Skip to comments.Why would my sewer bill have gone up?
Posted on 07/17/2005 8:20:06 AM PDT by The Other Harry
I just received my most recent monthly utility bill, and the sewer charge went from virtually nothing to $154.90.
The water charge changed almost none at all. About $40.
I've been trying to figure this out. "They" are supposed to come out and look at things Monday, and I would like to have some idea what I am talking about when I talk with them.
The man I spoke with on on the phone suggested that maybe one of of my toilets is leaking. That's not impossible, but I would think that would be reflected in the water charge as well as in the sewer charge.
My guesses are: 1) they hadn't read the meter in months; and 2) they made a mistake.
Any other possibilities?
I got a $68,000 electric bill a couple of years back. That was for one month and the result of one too many zeros.
Are you eating enough fiber?
Harry, Harry! You really let yourself wide open with this one...
How do they measure the stuff going down the sewer?
My experience is that a sewer charge is based on the water used.
sewers aren't metered, sewer rate is based on water usage.
They probably found out you were prone to posting vanities in breakin news
Most municipalities base the sewer fee on the water usage, which is metered, What water you use is eventually going into the sewer.
If the water fee hasn't gone up, it's up to them to explain why the sewer fee went up.
I keep tellin' ya'...30-packs...go for gusto!
We'll all be polite and pretend to be interested in your personal problems.
"My experience is that a sewer charge is based on the water used."
It is where I live.
You have violated the "if it's yellow" rule and are paying an over-flush allotment penalty premium.
One too many zeroes??? I'd hope it was for three too many zeroes (unless you keep a supercolliding superconductor in your basement and turn it on for recreation).
In my area, the increased sewer bills are paying for hookups for thousands of new homes.
What brings you to General/Chat? You stick out like a sore thumb around here.
That or the town thinks he's full of ... it.
Sorry to intrude on your discussion about sewer pits. Carry on.
But the most likely is that they diverted funds and needed to make up the shortage.
It is easier to justify a huge increase in the water going out, than in the water coming in. Environment, you know.
Has your local sewage treatment plant recently been ordered by a stupid court to make hundred million$ improvements?
I don't want to be a nitpicker, but with sufficient patience ignorance can be cured. Therefore, in the vast scheme of things, it is bound and finite and may actually decrease with time as "right thinking" prevails. As a young child is "ignorant" and must be taught, or my father-in-law is rock hard stupid and nothing will change that, ever. Stupidity knows no bounds and is therefore infinite. The case is still out on hydrogen.
Leave Harry alone.
LOL That's just what I was thinking.
Maybe we all should post our mundane monthly billing disputes on the forum. We could call it "BillingDisputeRepublic." ;-)
It totally violates the laws of entropy.
Check your bill very closely in the tiny print. If they are "estimating" that's generally reported as well as the last actual reading date. I don't know if that is universal practice but Wisconsin utilities seem to follow it.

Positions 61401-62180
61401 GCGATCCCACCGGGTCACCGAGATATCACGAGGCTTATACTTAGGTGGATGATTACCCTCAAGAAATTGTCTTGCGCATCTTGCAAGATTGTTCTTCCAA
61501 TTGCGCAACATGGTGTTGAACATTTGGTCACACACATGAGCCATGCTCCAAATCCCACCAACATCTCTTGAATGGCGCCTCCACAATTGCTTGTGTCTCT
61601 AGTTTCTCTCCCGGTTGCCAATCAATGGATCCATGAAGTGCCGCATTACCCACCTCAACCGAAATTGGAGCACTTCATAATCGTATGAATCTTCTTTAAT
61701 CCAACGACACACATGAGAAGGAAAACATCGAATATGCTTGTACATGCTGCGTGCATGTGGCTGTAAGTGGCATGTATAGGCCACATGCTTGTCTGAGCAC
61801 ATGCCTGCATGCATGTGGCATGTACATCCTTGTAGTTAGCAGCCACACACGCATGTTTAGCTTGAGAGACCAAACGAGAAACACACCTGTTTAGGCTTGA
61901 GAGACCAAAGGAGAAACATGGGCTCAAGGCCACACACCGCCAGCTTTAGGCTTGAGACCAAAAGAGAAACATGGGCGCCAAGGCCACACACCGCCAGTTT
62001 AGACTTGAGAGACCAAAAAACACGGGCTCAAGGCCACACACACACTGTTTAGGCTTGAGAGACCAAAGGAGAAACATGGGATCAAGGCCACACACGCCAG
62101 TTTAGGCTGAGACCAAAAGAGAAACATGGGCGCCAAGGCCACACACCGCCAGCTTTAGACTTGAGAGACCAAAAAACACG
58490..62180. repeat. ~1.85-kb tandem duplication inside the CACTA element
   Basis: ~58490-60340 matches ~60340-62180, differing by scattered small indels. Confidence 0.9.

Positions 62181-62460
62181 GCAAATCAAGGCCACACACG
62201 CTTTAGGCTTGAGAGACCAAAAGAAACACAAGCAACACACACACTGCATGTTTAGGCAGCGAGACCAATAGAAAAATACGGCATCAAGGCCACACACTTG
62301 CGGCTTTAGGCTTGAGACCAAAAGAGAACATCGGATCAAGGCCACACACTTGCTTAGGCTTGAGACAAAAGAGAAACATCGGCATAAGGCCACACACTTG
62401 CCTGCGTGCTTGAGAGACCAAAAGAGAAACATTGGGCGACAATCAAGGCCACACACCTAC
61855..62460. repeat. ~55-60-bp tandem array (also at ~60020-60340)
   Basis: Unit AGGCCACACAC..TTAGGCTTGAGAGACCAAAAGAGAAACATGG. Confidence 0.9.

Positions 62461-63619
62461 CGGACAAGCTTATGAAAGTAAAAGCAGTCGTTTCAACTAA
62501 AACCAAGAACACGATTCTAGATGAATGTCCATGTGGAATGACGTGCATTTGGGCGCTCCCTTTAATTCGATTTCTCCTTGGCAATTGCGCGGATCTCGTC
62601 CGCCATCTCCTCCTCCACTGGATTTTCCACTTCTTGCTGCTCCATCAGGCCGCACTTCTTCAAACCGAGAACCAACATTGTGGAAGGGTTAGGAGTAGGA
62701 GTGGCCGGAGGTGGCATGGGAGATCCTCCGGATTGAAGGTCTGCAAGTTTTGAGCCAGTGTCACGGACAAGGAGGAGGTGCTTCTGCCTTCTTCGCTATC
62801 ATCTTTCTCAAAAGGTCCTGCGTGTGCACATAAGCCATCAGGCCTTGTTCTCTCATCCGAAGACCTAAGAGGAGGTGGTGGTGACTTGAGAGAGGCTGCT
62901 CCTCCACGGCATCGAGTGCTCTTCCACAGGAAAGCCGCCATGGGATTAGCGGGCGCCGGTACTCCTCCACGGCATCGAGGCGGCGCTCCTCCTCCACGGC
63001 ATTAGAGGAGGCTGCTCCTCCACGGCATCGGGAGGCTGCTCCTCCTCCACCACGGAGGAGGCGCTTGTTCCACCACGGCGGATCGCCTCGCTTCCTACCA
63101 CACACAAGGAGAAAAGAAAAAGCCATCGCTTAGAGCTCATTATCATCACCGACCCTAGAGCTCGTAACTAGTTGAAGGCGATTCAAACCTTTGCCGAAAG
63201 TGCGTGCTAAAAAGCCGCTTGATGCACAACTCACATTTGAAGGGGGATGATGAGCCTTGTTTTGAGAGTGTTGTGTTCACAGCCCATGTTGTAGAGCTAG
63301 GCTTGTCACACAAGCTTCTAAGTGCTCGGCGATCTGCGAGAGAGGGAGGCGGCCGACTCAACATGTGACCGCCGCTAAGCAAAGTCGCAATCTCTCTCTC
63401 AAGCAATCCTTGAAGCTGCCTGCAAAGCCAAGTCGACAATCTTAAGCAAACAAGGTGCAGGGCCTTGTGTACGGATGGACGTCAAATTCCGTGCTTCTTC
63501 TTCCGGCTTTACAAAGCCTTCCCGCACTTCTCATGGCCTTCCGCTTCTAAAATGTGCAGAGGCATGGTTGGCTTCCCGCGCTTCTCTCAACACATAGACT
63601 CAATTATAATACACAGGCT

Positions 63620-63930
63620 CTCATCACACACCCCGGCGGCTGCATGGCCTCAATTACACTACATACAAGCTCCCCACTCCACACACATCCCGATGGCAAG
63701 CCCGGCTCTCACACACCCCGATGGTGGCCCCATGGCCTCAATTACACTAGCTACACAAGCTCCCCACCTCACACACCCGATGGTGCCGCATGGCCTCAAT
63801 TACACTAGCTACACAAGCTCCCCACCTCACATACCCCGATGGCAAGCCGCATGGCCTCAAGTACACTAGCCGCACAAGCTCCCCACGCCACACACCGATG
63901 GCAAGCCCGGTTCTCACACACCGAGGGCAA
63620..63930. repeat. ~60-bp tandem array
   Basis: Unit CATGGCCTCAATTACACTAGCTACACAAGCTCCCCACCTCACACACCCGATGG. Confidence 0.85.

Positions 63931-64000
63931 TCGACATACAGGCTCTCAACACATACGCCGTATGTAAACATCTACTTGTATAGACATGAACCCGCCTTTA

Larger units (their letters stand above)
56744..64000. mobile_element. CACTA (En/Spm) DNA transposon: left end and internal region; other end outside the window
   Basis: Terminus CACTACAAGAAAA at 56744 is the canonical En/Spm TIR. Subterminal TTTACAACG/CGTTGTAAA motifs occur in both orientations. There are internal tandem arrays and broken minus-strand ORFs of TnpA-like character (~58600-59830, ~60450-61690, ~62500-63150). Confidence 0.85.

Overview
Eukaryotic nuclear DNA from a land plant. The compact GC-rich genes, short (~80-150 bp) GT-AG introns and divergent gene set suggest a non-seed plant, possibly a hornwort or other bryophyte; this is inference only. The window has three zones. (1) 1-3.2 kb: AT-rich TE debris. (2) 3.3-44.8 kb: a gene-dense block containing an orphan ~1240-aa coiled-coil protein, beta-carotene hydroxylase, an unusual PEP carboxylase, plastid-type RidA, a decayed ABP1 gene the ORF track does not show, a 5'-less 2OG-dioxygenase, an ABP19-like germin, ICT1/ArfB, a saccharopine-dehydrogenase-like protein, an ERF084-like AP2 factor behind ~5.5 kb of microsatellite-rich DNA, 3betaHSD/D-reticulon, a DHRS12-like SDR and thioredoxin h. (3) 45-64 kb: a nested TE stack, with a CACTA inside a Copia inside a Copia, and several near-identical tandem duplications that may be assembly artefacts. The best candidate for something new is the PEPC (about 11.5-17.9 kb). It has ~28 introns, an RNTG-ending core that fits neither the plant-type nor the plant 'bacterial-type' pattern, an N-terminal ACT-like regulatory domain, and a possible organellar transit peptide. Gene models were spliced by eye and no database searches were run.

Another point, does your water meter have a small plastic box attached by wire to the actual brass in-line meter? If so you might be set up for remote reading via your phone line (the next NEW thing!). You may also have a remote box mounted on an outside wall which echos the meter reading. That way the "meter reader" can read your consumption without entering your home.
In any case, the readings are cumulative and you should be able to read the meter yourself and reconcile it with the bill's reading. The closer to their reading date that you check the actual consumption, the closer their numbers should come to yours. Another thing to check is your water usage over several months time. Discounting lawn and garden watering and car washing, your water usage should be nearly constant year round. If you see a big spike lately, you may have a leak somewhere (underground?). That happened to me and I'm on a private well.
You are mistaking stupidity for ignorance, a common mistake and easy to do. The "litmus" test is whether the person you are attempting to grace with your wisdom does not stop talking and actually listen when you are speaking and does he/she then respond by rephrasing the original question? If either or both of these is true I'm afraid you are facing invincible stupidity rather than mere ignorance and are therefore wasting your time. The correct response under these circumstances is "I'm sorry, I thought you were merely ignorant. But now I see you are truly unfathomably stupid and therefore beyond my help. I suggest you wear a sign that says "I'm Stupid" to save everyone's time in the case of future conversations."
PS I did say "stupidity knows no bounds and is therefore infinite". That implies that there is more then enough to go around.
Where I come from, the sewer outflow is not monitered. The water bill is multiplied by some factor and that is the sewer bill.
Do they really moniter sewer outflow in other parts of the country on a house by house basis?
> Do they really moniter sewer outflow in other parts of
> the country on a house by house basis?
Don't know. I'm going to find out.
Now that's funny, I don't care who ya are
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